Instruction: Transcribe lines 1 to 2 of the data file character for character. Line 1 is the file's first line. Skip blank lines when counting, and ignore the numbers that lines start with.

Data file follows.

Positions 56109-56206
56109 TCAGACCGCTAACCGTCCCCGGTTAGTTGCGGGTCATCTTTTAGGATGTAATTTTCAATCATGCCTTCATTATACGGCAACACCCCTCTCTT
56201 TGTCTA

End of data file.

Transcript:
Positions 56109-56206
56109 TCAGACCGCTAACCGTCCCCGGTTAGTTGCGGGTCATCTTTTAGGATGTAATTTTCAATCATGCCTTCATTATACGGCAACACCCCTCTCTT